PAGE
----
Over the summer I decided to dip into the novels of Susan Ferrier, who is sometimes known as the Scottish Jane Austen. Born in Edinburgh in 1782, she published her first novel, Marriage, in 1818. Full of eccentric characters, the novel charts the contrasting experiences of contemporary women as they negotiate the marriage market in both England and Scotland. Ferrier published her novels anonymously, preferring to keep her identity secret in the Edinburgh society she frequented, although several of her characters were clearly based on figures in that very society. While many guessed she was the author of these very popular novels, she never admitted this publicly.
In one scene in Marriage, an elderly, blind lady, Mrs Lennox, is on her deathbed, attended by the heroine, Mary, and Mrs Lennox's son, Mary's potential suitor. With some poetic licence, Ferrier indicates that Mrs Lennox's blindness is lifted as she dies, and her son feels himself to be "seen and known". The scene clearly alludes to the famous passage in 1 Corinthians which sets out the parameters of love, and ends with Paul's hope for life after death- "For now we see through a glass darkly, but then face to face; now I know in part; but then shall I know, even as also I am known". The image of being known and seen, truly and deeply, by the God who loves us; and knowing and seeing with full understanding, offers a compelling hope: to the tightly-controlled society of Susan Ferrier, and to our own world of apparently easy and instant communication.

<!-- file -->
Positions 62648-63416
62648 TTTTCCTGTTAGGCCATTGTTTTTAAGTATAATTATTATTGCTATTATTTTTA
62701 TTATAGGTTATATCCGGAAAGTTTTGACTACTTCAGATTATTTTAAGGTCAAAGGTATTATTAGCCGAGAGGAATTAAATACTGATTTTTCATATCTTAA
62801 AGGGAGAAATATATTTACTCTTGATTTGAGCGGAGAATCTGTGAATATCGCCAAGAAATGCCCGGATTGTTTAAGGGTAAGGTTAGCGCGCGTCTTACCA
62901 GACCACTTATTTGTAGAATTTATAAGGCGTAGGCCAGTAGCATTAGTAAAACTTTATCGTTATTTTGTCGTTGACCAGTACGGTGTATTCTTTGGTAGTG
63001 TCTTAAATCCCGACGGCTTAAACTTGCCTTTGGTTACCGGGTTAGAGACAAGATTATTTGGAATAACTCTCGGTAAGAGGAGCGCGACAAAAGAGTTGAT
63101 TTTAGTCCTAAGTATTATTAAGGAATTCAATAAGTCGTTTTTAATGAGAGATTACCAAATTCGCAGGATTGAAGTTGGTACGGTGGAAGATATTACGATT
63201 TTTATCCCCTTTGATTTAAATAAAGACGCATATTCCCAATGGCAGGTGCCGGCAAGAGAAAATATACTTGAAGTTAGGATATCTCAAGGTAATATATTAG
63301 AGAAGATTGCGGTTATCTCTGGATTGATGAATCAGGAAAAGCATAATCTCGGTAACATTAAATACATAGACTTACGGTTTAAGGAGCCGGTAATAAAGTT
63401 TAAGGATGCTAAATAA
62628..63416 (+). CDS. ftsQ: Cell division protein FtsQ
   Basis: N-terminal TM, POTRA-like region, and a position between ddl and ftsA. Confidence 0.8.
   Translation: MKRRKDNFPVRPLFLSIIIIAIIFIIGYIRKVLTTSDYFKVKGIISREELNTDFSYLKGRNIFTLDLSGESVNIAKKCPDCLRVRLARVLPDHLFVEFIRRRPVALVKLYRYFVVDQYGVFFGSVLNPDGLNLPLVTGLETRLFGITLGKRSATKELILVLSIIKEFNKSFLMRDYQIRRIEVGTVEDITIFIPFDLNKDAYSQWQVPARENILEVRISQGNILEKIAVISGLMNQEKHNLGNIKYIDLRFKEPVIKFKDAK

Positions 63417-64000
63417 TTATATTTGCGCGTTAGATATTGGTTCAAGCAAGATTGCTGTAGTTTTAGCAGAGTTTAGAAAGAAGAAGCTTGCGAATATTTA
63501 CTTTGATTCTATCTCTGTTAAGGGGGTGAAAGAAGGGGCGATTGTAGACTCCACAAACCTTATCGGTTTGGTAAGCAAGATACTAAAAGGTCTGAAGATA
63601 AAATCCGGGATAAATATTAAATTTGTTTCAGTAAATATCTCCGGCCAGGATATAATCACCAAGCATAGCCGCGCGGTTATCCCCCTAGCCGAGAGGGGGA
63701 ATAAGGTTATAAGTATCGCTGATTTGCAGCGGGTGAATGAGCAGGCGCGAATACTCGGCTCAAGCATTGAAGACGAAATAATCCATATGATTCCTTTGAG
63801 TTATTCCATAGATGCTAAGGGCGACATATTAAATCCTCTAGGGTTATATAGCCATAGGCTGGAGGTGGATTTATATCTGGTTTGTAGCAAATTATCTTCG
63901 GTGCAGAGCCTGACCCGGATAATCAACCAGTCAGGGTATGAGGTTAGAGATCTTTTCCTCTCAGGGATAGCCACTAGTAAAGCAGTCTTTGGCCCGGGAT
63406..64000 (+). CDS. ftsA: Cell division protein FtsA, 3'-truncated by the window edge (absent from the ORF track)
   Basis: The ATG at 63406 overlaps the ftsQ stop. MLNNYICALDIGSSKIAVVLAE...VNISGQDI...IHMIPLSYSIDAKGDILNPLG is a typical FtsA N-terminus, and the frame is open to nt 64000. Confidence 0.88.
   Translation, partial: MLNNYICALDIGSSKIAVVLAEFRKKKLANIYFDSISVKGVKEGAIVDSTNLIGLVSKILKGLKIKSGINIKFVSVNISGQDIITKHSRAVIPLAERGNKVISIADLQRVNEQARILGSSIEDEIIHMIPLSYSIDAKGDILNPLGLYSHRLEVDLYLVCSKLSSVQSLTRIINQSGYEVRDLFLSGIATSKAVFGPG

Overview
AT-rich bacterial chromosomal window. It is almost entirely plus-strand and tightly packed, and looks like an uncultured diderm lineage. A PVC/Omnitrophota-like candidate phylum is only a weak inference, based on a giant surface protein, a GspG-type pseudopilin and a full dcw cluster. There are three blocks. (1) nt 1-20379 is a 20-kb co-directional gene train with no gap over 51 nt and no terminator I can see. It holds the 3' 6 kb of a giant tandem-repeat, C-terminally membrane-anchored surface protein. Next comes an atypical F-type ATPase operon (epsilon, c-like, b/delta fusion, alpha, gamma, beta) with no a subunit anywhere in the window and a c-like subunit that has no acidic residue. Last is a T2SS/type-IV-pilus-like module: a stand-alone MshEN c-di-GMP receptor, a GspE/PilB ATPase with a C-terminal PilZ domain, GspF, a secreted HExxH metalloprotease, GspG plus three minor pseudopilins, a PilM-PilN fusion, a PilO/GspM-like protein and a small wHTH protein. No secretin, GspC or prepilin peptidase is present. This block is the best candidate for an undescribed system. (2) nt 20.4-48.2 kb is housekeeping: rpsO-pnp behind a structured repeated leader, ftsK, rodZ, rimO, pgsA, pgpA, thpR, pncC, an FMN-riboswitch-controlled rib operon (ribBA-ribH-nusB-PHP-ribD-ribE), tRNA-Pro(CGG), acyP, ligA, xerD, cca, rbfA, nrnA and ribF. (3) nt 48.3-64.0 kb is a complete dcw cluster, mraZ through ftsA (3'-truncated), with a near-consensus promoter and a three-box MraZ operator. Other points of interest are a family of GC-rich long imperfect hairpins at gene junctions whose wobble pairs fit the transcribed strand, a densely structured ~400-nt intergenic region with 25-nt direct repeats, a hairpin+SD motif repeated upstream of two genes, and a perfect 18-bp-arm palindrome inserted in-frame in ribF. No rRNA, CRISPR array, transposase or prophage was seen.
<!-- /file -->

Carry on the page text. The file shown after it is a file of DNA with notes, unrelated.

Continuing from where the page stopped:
Loving God, give us the gift and the hope of knowing and being known, of seeing and being seen, today and in all our future holds. Amen.